Nobel laureate Wole Soyinka describes the desperate situation in his native Nigeria in an interview with The Daily Beast’s Tunku Varadarajan. For Soyinka, the fatwa against Salman Rushdie marked a a turning point within political oppression that had international consequences.
In Mr. Soyinka’s view, the origins of the current phase of the world’s religious strife—including all of the bloodshed in Nigeria—lie with Ayatollah Khomeini and his fatwa against Salman Rushdie, in 1989. “It all began when he assumed the power of life and death over the life of a writer. This was a watershed between doctrinaire aggression and physical aggression. There was an escalation. The assumption of power over life and death then passed to every single inconsequential Muslim in the world—as if someone had given them a new stature.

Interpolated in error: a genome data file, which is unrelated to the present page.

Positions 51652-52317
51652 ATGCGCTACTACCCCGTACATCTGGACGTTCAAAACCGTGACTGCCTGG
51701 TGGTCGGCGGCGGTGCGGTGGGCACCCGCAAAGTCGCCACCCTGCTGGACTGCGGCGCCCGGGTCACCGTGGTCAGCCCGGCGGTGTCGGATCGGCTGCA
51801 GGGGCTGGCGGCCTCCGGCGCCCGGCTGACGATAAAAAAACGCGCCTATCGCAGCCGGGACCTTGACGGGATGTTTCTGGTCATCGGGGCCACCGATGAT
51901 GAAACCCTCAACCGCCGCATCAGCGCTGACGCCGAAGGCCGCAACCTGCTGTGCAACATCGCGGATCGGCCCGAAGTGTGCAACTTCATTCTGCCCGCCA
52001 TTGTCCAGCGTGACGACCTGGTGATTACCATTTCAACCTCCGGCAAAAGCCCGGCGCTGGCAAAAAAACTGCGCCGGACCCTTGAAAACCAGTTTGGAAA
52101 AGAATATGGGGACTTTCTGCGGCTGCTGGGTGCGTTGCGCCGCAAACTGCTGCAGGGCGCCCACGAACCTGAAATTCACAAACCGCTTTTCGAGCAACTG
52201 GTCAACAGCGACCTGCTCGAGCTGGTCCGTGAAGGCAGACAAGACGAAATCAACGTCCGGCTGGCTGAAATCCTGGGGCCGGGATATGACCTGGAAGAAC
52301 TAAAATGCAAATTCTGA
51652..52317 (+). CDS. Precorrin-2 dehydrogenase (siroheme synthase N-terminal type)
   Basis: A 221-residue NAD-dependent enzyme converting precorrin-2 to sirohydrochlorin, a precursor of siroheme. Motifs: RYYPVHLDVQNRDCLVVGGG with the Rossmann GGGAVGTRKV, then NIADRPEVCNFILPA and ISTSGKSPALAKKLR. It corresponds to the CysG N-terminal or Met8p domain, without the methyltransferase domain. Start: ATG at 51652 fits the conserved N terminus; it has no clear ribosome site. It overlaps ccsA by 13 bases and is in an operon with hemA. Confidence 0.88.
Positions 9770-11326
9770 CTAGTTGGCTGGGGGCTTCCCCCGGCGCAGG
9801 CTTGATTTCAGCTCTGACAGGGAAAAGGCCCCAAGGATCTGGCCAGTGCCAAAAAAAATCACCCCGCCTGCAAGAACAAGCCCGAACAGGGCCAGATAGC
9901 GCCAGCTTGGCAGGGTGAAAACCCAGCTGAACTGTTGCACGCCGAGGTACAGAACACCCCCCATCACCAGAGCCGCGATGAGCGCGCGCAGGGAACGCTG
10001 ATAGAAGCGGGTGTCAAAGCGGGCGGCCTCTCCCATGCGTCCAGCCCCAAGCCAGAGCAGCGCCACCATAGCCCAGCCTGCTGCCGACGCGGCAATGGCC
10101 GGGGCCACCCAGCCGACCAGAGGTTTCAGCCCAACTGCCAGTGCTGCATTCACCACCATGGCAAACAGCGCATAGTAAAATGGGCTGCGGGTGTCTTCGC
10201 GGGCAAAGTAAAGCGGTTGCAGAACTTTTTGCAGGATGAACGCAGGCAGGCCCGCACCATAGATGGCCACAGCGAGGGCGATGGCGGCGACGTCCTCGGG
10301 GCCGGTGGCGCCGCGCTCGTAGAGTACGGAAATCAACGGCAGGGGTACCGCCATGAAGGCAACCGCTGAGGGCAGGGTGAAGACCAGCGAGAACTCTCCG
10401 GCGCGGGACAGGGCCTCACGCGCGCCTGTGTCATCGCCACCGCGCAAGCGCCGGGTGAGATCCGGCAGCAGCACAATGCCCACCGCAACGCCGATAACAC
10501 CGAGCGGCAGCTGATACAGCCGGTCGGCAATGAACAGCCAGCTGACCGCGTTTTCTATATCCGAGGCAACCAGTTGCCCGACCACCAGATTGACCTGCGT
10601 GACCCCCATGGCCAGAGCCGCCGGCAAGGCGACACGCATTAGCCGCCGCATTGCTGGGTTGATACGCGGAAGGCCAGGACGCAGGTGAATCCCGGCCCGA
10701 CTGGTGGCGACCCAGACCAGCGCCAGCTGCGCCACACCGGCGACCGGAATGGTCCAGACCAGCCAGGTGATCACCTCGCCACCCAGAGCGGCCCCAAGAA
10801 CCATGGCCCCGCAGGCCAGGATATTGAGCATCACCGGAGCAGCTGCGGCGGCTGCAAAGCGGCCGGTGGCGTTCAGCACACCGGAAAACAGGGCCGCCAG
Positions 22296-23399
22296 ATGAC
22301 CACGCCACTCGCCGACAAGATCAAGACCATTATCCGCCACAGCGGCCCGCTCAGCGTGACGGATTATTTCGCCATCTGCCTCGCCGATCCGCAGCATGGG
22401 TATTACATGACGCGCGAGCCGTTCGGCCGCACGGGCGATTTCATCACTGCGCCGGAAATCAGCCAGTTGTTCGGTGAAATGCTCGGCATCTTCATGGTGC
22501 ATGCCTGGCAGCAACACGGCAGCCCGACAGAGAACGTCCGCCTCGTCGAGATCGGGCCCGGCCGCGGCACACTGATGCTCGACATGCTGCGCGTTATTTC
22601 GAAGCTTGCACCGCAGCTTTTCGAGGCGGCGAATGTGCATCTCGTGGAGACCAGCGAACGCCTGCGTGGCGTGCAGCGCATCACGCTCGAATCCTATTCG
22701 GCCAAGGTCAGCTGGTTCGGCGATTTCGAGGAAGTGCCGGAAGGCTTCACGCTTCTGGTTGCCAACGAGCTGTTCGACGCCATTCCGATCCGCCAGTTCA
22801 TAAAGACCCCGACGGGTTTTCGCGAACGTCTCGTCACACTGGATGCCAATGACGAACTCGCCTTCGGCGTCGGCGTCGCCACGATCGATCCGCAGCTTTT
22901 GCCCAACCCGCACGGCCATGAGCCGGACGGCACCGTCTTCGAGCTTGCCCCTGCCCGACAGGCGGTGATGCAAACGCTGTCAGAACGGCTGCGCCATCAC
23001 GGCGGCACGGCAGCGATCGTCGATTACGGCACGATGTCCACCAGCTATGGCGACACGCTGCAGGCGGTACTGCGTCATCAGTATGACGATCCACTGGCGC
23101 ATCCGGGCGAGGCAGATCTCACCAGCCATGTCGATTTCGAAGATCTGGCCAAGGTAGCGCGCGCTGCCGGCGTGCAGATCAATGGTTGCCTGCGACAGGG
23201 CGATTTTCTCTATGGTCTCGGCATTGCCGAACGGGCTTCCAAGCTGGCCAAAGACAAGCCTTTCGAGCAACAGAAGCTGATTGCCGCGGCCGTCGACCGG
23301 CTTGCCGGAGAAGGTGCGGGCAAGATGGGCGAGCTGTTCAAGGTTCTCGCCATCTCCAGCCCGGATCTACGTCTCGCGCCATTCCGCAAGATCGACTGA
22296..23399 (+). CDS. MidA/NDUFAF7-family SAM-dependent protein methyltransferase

Read the entire interview here.